The Bills are in Trouble
An Optimistic View
by Tony Bogyo
November 22, 2005

Trouble is opportunity in work clothes

  • Henry Kaiser (1882-1967)

  • The Bills suffered their worst loss in years yesterday and a Patriots victory has the locals here in Boston talking smack once more, but I’m a happy guy.

    I know what you’re thinking. You’re thinking that the complaining curmudgeon who writes this column, a veritable black hole of positive thoughts about the Bills, has finally lost it. The guy who regularly rails against the Pollyannas out there has now taken up the cause? It must be drugs. Or mental illness. Or some sort of alternate reality akin to Superman’s Bizzaro World.

    So how can any Bills fan, much less a nattering nabob of negativity such as me be even somewhat happy about the Bills being hung, drawn and quartered in San Diego? Is it because it now allows me to dance on the graves of those who said the playoffs were within reach while doing my “I told you so” jig? Not quite.

    I’ll admit that my fantasy football quarterback was Drew Brees and that he helped me pull out a critical victory this week (I really didn’t play him hoping he would kill the Bills – Donovan McNabb was my other option and his groin problem/hernia/leg problems/bout with ebola finally sidelined him). But a strong performance from Brees is also not the reason I have some joy today.

    After Sunday’s drubbing, reality has set in, and that makes me happy.

    It should be readily apparent to almost everyone now that the Bills aren’t going anywhere other than the golf course after week 17. Most of us knew this was not a legitimate playoff team after losses to New Orleans and Atlanta, but the truth is now shining bright for all but those with industrial strength rose colored solar observation goggles.

    No longer do the Bills have to “win now” because “the playoffs are well within reach”. No longer do we have to hear that John Kitna, er, Kelly Holcomb “gives us the best chance to win right now”. No longer do we have to sacrifice next year’s season for the sake of going 6-10 this season. The Bills can now give the fans what they’ve been calling for. Let the J.P. Losman era begin.

    When the Bills started the season we were told that we would develop our quarterback of the future AND win now. It seemed a tall order, and the pessimist in me didn’t believe it. What I expected was that the Bills would develop their quarterback of the future OR win now. My expectations set correctly, I was prepared to come out of the season with one of these items. Unfortunately, as the Bills tried to do both they started down a path that was leading them to neither, and that’s what got me, and many other fans, mad.

    I’ll take 4-12 under Losman if we get to see what we have invested in a first round draft pick and groom him to be the starter if he’s got the ability. I won’t accept sitting him on the bench while Holcomb leads us to a sub-.500 season. At some point you have to play the kid, and that time is now.

    Despite the brutality of Sunday’s “game”, I liked what I saw from Losman. He didn’t have stellar numbers (20-36, 168 yards, 1 TD, 1 INT, 1 fumble on a bad exchange), but he looked so much better than he did earlier in the season.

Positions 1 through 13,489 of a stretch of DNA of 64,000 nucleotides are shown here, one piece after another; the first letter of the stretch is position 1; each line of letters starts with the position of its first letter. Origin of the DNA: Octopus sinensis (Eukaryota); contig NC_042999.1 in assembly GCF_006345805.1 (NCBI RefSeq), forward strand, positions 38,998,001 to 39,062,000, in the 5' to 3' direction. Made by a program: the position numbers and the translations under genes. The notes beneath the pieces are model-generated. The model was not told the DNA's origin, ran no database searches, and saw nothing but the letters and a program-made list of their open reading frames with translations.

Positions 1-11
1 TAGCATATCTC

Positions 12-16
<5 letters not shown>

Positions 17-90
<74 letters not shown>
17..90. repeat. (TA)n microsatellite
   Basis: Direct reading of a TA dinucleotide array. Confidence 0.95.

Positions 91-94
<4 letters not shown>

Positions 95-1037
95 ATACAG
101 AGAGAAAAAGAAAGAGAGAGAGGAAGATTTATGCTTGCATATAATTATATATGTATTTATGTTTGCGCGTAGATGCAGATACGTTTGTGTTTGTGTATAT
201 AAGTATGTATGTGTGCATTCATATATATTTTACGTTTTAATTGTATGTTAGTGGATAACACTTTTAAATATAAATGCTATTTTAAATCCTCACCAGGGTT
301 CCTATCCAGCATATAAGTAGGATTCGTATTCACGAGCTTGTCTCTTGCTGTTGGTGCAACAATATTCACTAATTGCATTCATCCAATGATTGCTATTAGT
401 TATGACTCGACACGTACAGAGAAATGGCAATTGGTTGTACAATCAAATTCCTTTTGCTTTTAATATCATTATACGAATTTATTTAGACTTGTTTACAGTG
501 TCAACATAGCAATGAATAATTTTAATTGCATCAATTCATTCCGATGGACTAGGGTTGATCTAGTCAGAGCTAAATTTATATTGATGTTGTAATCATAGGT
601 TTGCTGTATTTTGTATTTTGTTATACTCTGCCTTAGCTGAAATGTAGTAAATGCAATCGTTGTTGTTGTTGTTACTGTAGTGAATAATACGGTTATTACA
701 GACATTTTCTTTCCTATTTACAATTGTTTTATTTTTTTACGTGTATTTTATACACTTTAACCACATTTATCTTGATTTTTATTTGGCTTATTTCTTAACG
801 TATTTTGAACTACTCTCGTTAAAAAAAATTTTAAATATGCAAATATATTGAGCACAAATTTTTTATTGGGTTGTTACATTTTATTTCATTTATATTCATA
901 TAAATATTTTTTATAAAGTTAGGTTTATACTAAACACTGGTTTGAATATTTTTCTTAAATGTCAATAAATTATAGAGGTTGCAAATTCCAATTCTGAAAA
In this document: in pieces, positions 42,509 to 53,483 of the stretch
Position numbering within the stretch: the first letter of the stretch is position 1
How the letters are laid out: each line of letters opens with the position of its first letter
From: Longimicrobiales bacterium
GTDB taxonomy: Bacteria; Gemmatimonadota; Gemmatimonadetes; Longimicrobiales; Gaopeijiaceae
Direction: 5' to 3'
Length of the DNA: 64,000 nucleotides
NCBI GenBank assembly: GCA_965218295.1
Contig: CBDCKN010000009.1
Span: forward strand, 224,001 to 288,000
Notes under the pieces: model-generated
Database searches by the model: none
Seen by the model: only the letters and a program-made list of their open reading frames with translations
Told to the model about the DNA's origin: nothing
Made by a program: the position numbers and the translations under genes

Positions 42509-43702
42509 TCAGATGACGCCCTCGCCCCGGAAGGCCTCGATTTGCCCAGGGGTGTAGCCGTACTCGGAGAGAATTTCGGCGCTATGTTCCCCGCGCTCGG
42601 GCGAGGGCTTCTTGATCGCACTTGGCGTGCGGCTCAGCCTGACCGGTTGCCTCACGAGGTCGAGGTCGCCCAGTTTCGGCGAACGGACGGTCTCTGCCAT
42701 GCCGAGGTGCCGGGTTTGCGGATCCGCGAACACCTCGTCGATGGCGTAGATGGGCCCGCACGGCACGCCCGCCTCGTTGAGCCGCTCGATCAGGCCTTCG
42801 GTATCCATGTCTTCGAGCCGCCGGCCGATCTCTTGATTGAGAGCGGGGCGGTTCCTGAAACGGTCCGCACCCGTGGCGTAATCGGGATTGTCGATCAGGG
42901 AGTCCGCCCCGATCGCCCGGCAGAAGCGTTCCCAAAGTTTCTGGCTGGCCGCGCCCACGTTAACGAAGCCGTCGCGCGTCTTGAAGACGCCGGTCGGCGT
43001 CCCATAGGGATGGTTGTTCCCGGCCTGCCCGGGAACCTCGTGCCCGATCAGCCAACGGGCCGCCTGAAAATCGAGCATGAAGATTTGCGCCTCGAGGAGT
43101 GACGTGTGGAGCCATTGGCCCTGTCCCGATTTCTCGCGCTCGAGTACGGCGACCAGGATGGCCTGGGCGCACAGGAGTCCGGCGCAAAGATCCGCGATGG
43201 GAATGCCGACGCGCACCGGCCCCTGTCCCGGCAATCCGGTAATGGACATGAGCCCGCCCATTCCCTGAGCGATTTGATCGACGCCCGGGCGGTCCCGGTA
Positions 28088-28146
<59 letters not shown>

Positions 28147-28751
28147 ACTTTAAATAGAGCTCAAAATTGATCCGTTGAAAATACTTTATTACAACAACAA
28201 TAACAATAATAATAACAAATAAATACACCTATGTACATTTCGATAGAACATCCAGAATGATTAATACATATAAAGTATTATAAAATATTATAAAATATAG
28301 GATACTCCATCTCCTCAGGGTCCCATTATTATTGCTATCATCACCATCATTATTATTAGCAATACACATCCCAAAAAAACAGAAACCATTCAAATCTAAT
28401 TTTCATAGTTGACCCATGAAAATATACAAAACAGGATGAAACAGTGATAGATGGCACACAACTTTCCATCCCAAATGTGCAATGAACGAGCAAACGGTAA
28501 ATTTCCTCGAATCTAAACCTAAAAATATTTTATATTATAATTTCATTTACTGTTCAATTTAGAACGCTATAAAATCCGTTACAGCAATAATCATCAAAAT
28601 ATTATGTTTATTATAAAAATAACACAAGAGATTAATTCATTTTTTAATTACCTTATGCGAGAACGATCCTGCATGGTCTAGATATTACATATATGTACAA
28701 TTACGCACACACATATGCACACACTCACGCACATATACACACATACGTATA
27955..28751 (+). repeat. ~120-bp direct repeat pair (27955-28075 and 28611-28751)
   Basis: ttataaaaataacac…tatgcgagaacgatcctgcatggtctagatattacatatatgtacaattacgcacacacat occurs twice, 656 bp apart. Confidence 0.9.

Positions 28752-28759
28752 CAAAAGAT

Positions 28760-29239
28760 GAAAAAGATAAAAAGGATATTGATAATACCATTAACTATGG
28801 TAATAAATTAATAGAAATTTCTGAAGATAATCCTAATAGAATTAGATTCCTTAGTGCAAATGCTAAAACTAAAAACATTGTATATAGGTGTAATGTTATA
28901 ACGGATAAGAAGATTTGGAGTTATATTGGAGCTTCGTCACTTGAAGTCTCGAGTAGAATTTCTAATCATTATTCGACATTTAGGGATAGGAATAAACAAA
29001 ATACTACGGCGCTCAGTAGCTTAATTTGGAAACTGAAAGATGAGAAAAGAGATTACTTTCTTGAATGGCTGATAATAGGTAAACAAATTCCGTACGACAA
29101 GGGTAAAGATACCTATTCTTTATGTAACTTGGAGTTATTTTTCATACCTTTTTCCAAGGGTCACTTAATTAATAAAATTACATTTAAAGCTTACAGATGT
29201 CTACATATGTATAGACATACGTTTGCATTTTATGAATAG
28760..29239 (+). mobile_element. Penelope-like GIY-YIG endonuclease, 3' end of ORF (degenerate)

Although Losman was sacked 6 times, he looked to have a good ability to move around and make plays with his feet. His “escapability” allowed him to avoid additional sacks, and he scrambled 30 yards on a play that would have been a touchdown except for the ankle grazing he got from a Chargers defender. For a young quarterback playing behind a bad pass blocking offensive line, I think Losman did fairly well and believe he’ll only get better with experience.

    Losman did make some nice throws, including a 42 yard pass to Lee Evans. More importantly, he didn’t make many bad throws. Gone were the throws where the ball was forced into coverage. Or the throws that were way off target. Or the throws right to the defenders. Gone also was the general sense of confusion in the offense and the “deer in the headlights” look we saw earlier in the season.

    If you need to be happy about something, be happy that Losman got an opportunity and did OK. While I’m not yet ready to write him a ticket to the Pro Bowl, he does appear to have what it takes to be the man in the future if his development continues. It puts a smile on my face.

    I’m also happy that the light of reality has finally shone on the overall state of the Bills and should start to illustrate what we need to do to be a better team in the future. Is there any doubt that we need to seriously address the offensive line to break .500? Is there any doubt that the defense needs some major adjustments to stop the run? Is there any doubt that regardless of what Nate Clements says about being a playmaker and being the best at his position the guy really doesn’t deserve what he thinks he’s owed?

    Playing for and planning for next year gives me some joy when I should be feeling pain. The Bills should be putting serious thought into how to build a successful organization in 2006. That means playing younger guys now to help decide who stays and who goes. That means evaluating every position in the organization, starting with the General Manager and coaching staff down to the third string quarterback. I believe there need to be some serious changes at the top in order to get back to success and now that the Bills don’t have to joust at windmills any longer they can start the evaluation process.

    There’s plenty of work to be done. It may not be pretty, but there is an upside. The future is now, and if today’s troubles create tomorrow’s opportunities, I’ll continue to be a happy Bills fan.